Aerosol spray pyrolysis & solution phase synthesis of nanostructures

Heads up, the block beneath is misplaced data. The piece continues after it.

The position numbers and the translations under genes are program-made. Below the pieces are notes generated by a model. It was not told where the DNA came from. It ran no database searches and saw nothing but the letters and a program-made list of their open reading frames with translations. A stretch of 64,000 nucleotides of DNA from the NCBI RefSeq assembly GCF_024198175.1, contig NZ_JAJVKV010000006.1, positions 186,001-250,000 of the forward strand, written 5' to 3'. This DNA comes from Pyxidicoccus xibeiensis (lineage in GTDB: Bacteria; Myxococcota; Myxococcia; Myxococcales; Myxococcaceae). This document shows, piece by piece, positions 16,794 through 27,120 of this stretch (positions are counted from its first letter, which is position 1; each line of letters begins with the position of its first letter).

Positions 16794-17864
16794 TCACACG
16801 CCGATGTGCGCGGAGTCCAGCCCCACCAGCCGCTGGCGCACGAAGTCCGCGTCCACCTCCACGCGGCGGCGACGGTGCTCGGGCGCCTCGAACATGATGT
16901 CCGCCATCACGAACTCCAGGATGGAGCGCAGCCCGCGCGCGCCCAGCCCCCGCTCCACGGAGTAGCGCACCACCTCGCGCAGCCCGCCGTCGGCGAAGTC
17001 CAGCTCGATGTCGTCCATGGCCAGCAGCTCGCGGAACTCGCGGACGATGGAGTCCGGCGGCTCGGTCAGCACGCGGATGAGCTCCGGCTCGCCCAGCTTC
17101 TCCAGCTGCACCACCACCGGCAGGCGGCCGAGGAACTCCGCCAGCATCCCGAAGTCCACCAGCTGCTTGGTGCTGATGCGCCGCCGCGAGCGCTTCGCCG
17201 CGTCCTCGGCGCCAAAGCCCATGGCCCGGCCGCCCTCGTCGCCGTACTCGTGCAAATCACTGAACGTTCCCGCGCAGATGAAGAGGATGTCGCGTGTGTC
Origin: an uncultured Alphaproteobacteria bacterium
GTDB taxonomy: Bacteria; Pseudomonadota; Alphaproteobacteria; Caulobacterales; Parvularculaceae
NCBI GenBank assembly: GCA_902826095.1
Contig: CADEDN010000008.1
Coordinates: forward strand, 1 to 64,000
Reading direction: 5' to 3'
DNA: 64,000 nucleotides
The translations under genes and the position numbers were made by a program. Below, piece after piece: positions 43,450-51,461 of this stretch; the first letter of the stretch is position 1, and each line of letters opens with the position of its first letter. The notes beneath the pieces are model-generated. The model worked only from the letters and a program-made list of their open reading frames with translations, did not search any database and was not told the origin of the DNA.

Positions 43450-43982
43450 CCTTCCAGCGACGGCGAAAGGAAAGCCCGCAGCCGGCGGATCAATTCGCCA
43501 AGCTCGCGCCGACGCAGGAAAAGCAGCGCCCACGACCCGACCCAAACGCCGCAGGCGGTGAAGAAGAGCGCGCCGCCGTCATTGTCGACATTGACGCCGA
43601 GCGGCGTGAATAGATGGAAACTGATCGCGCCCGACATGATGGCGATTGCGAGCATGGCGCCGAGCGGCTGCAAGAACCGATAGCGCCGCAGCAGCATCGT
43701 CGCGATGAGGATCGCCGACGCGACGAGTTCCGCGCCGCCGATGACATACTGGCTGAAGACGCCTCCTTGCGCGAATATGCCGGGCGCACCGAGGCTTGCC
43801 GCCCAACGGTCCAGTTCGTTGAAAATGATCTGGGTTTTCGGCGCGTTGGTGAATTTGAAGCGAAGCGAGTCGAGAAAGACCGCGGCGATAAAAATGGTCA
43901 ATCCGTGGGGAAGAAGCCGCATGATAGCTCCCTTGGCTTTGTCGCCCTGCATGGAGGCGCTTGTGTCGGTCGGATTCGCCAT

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This dissertation focuses on the synthesis of nanomaterials by both solution phase and gas phase methods. By the solution phase method, we demonstrate the synthesis of Au/CdS binary hybrid nanoparticles and the Au-induced growth of CdS nanorods. At higher reaction temperature, extremely uniform CdS nanorods were obtained. The size of the Au seed nanoparticles has an important influence on the length and diameter of the nanorods. In addition, preparation of peanut-like FePt-CdS hybrid nanoparticles by spontaneous epitaxial nucleation and growth of CdS onto FePt-seed nanoparticles in high-temperature organic solution is reported. The FePt-CdS hybrid nanoparticles reported here are an example of a bifunctional nanomaterial that combines size-dependent magnetic and optical properties. In the gas phase method, a spray pyrolysis aerosol synthesis method was used to produce tellurium dioxide nanoparticles and zinc sulfide nanoparticles. Tellurite glasses (amorphous TeO 2 based materials) have two useful optical properties, high refractive index and high optical nonlinearity, that make them attractive for a range of applications. In the work presented here, TeO 2 nanoparticles were prepared by spray pyrolysis of an aqueous solution of telluric acid, Te(OH) 6 . This laboratory-scale process is capable of producing up to 80 mg/hr of amorphous TeO 2 -nanoparticles with primary particle diameters from 10 to 40 nm, and allows their synthesis in significant quantities from an inexpensive and environmentally friendly precursor. Furthermore, both Er 3+ doped and Er 3+ and Yb 3+ co-doped tellurium dioxide nanoparticles were synthesized by spray pyrolysis of an aqueous mixture of telluric acid with erbium/ytterbium salts, which exhibit the infrared to green visible upconversion phenomena. ZnS nanoparticles (NPs) were prepared by spray pyrolysis using zinc diethyldithiocarbamate as a single-source precursor. The home-built scanning mobility particle spectrometer (SMPS) is a useful tool for online measurement of the as-produced nanoparticle size distribution in the gas phase. These SMPS results show clearly the transition of precursor aerosol from liquid to vapor phase and that nanoparticle production in the reactor occurs via gas-to-particle conversion. Applicable characterization methods were employed to characterize and to investigate the optical properties of the various materials described in this dissertation.